- Surface Tension by Hidden Hospitals. To be totally frank, it kind of breaks my heart that this this album isn’t popping up on more year-end lists. No other band sounds like Hidden Hospitals who on this record mix intricate, counterpart clean-guitar noodling with absolutely ferocious breakdowns and totally unique melodies. Plus, the truly phenomenal production makes for an album that leaps out of your speakers. From the moment of that first distorted blast in album-opener ‘Pulp’ it’s hard not to be hooked. And the album just doesn’t relent. ‘Modern Saints’ is entrancing with its rolling drumbeat, ‘Trilogy’ brings a hard rock equivalent of “the drop” and album finale and eponymous track ‘Surface Tension’ is an absolute masterpiece. If you like melody and guitar work, you simply have to have this album.
- The Money Pit by The Money Pit. Well this is no surprise. Earlier this year I wrote a lot about The Money Pit’s excellent self-titled debut. And there’s still more to say. This is an album that delivers on every front. It’s catchy, it’s clever and it’s completely fresh. The guitars and bass are driving, the drums are rhythmic and the vocals and lyrics engage the listener in a way that no other album – from this year or any other – does. This is an album for an aging demographic – my demographic – that is beginning to realize that youthful rebellion does not always mold the world as you would hope. “Yeah, at first you think you’re getting a paycheck for all the work that you do,” Nic Newsham sings in ‘Killing Time In Hawaii,’ “No, but you, you’re just selling your life off in blocks like a timeshare.” The laments of the disenfranchised have never been so memorable.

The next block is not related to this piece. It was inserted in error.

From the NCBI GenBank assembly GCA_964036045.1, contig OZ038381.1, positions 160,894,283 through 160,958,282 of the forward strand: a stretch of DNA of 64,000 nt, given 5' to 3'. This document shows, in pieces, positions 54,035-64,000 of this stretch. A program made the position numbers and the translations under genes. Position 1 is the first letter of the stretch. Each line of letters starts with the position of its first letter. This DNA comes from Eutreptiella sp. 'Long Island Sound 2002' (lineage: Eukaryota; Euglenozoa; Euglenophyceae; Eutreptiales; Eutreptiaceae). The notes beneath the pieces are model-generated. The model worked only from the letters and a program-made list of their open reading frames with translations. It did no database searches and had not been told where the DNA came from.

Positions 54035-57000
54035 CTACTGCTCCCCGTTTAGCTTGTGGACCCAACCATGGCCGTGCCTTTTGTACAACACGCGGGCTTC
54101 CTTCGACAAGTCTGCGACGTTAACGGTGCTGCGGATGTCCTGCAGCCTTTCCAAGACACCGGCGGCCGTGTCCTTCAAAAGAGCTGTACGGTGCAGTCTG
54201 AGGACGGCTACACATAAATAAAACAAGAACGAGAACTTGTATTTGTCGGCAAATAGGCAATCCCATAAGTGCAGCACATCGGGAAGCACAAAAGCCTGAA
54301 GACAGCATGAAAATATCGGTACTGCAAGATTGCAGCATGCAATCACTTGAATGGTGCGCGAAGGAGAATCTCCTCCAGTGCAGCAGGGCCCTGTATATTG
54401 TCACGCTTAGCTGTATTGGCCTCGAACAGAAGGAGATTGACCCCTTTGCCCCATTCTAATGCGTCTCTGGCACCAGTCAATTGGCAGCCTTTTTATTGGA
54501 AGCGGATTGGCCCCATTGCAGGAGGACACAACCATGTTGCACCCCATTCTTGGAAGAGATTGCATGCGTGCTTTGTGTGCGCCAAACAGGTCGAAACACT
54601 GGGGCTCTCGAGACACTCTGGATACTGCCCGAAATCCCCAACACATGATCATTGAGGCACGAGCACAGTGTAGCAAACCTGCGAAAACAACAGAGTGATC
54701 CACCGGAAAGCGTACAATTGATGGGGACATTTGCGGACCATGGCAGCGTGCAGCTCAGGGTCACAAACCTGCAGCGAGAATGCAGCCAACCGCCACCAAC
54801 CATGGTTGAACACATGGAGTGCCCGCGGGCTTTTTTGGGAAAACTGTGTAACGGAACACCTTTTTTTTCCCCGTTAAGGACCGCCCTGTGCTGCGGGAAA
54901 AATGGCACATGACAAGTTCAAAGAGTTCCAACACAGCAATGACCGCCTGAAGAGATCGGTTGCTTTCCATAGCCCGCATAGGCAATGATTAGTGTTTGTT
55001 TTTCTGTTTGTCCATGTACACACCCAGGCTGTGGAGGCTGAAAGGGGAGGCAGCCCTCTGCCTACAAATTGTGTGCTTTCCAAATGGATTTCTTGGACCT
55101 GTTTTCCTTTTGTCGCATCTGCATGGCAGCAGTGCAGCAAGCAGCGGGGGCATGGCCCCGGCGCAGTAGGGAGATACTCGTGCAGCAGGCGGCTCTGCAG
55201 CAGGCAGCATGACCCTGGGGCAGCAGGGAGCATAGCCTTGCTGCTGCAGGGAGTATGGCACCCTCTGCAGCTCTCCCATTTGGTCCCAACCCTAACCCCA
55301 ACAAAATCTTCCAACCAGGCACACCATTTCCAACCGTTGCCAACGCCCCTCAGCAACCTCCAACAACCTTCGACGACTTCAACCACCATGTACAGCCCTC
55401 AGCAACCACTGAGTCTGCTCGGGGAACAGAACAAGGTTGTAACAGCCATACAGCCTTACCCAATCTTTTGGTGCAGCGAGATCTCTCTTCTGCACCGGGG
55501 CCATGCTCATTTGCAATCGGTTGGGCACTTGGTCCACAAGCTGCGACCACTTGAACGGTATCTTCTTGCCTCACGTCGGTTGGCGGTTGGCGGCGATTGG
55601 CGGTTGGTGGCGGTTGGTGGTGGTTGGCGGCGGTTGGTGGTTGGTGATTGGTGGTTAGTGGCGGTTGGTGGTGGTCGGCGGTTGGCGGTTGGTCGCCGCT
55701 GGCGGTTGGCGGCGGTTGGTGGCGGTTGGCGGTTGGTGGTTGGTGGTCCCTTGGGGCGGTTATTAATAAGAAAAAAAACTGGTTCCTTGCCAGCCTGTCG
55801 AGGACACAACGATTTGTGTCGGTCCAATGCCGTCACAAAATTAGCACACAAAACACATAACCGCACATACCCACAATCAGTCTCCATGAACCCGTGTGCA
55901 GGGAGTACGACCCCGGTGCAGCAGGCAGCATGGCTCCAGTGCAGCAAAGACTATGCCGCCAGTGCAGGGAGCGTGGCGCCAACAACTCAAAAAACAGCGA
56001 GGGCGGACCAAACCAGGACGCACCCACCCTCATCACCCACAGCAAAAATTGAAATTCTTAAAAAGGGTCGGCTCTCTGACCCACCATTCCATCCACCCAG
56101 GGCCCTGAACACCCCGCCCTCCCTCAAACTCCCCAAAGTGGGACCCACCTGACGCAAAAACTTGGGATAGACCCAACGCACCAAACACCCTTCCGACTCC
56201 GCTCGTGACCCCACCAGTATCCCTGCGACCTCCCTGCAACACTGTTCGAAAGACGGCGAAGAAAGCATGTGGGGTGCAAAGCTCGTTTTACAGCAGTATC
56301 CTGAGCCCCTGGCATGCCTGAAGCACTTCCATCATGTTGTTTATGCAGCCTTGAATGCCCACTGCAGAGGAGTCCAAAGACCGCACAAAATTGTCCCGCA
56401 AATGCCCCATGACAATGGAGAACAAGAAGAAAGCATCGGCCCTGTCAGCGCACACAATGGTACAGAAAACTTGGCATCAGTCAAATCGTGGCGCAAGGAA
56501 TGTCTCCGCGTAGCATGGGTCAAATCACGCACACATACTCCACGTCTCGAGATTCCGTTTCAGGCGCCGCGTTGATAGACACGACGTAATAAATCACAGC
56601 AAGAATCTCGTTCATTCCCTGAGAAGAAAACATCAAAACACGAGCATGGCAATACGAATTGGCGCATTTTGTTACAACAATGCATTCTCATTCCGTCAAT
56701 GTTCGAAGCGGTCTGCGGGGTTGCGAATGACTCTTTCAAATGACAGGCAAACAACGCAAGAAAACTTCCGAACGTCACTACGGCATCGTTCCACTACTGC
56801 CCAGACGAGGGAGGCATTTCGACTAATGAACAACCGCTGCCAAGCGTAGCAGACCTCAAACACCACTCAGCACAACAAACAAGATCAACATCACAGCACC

Special Mention: Since Before Our Time by Wolves & Machines. Though I spent a lot of time listening to the collected works of Morning Parade this year, I have to briefly talk about Since Before Our Time, the masterwork by Michigan natives Wolves & Machines. It’s an unrelenting record that evokes the best parts of Further Seems Forever and Moving Mountains. That’s high praise but it’s earned. From the get-go this 2014 release comes at you with pounding guitars and thumping melodies and it doesn’t let you go until its end…which conveniently feeds back into its beginning. There’s really no reason to ever stop listening.